THE parents of US student Otto Warmbier, who died after a stint in North Korean prison, are suing North Korea for wrongful death, saying the torture he endured in detention lead to his demise.
Fred and Cindy Warmbier filed the lawsuit Thursday in the US District Court in Washington. They are seeking unspecified damages for personal injury.
The lawsuit seeks compensation for the death of 22-year-old Otto, who was arrested by North Korean authorities in January 2016 for stealing a propaganda poster and sentenced to 15 years in prison. He died in June 2017, days after he was repatriated to the US with severe brain damage.
SEE ALSO: What killed Otto Warmbier?
“Otto was taken hostage, kept as a prisoner for political purposes, used as a pawn and singled out for exceptionally harsh and brutal treatment by Kim Jong Un,” his father Fred Warmbier said in a statement.
North Korea blamed botulism and ingestion of a sleeping pill for Warmbier’s condition and dismissed torture claims. However, the coroner who examined the college student said he found no sign of botulism, but also no evidence of trauma to his teeth or of broken bones.
Lawsuit filed in DC federal court today against North Korea by the parents of Otto Warmbier: https://t.co/K4JI19gniY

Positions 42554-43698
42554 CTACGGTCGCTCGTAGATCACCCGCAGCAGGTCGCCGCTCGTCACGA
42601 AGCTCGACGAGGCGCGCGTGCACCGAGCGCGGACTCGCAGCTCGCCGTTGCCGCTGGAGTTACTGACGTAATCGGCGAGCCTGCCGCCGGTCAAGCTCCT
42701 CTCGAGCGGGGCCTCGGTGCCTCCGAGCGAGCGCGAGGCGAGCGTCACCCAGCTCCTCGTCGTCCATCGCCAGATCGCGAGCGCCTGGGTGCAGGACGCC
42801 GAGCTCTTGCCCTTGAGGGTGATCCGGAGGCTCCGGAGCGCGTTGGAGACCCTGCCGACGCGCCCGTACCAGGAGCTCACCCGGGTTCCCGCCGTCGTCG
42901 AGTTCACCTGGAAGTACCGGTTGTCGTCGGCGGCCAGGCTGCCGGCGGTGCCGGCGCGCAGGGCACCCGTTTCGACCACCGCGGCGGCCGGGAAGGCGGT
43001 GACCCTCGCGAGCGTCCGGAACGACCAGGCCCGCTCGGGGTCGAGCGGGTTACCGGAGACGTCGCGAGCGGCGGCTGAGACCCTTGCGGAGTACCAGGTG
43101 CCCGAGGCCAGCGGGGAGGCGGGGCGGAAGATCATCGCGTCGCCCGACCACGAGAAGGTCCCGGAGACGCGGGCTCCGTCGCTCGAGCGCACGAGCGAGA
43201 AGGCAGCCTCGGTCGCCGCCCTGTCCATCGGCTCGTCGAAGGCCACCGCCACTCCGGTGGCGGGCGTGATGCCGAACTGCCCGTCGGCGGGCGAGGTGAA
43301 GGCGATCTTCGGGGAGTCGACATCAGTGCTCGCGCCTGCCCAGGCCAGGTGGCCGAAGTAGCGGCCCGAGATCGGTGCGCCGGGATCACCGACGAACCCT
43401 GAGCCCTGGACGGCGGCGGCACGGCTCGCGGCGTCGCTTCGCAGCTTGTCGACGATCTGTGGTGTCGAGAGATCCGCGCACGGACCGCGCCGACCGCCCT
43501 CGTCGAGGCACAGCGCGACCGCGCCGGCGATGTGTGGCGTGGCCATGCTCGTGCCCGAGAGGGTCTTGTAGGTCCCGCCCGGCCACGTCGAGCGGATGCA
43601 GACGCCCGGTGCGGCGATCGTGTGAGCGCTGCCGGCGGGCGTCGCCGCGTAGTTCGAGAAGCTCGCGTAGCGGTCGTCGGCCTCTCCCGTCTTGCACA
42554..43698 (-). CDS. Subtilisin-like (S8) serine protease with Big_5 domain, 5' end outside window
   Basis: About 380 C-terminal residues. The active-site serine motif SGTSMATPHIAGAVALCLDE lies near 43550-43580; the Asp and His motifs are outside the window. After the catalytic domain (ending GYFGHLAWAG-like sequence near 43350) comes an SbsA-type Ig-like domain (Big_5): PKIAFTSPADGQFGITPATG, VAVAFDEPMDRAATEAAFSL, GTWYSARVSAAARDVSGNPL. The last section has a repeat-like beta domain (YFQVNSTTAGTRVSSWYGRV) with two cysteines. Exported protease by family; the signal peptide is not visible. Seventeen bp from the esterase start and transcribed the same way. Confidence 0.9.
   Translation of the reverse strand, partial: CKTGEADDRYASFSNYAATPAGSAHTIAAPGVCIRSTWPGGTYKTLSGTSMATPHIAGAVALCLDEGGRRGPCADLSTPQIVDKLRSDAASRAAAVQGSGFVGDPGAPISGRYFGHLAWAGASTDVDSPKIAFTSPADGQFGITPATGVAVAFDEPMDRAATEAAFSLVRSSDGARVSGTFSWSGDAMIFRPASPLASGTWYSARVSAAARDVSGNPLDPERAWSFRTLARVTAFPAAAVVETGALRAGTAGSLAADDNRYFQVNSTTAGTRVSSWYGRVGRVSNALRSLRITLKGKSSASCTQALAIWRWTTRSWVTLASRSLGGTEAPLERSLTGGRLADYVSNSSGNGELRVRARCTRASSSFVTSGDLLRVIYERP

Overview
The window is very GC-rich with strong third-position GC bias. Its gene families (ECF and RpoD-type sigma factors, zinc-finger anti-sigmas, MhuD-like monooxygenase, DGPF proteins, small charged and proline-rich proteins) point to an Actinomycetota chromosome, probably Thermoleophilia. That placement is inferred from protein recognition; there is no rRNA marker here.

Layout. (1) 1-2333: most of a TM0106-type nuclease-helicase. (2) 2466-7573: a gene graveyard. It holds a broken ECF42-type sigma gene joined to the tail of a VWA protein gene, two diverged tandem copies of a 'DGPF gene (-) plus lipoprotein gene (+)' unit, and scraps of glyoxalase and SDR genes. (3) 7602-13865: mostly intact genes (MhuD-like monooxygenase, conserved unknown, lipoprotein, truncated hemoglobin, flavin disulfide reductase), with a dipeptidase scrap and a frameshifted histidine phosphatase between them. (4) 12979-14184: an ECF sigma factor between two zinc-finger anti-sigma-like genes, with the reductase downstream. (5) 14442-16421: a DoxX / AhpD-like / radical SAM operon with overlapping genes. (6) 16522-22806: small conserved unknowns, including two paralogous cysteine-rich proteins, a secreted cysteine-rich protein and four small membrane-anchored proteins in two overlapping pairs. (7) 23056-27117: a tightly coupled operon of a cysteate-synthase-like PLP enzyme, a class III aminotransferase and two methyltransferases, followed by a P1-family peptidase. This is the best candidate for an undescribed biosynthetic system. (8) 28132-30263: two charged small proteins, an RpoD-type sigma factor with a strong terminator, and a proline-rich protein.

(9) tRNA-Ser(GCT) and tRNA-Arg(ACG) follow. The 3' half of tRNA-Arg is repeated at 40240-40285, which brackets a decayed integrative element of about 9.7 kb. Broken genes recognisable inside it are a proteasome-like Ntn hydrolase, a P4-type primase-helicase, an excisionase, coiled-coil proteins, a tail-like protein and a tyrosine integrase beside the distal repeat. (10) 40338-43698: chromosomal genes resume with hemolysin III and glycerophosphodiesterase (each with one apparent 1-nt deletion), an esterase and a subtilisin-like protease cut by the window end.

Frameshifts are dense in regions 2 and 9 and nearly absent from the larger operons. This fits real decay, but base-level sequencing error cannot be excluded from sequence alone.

WaPo story on what this could mean as the US prepares for a possible meeting between Trump and Kim Jong Un: https://t.co/j2iqlEuBko pic.twitter.com/qcY2as2VU4
— Zoe Tillman (@ZoeTillman) April 26, 2018
The filing says the “rogue regime” of North Korea “took Otto hostage for its own wrongful ends and brutally tortured and murdered him.”
“Otto was blind and deaf. He had a shaved head, a feeding tube coming out of his nose, was jerking violently and howling, and was completely unresponsive to any of their efforts to comfort him,” the filing states.
It also says Warmbier falsely confessed to invented charges that he was acting as a spy connected to the Central Intelligence Agency.
Stewart Baker, a former assistant secretary of homeland security, said North Korea had immunity from lawsuits as a sovereign nation but still might be sued because of its US designation as a state sponsor of terrorism.
“But it’s almost impossible to collect any judgment that might be awarded. So it’s doubtful NK will feel sufficiently threatened by the lawsuit to upset the talks. And after all, he (Kim) can settle claims against NK in any US-NK agreement,” Baker told Reuters in an email.
After months of trading threats and insults, US President Donald Trump is set to meet with North Korean leader Kim Jong Un in June.
Additional reporting by Reuters.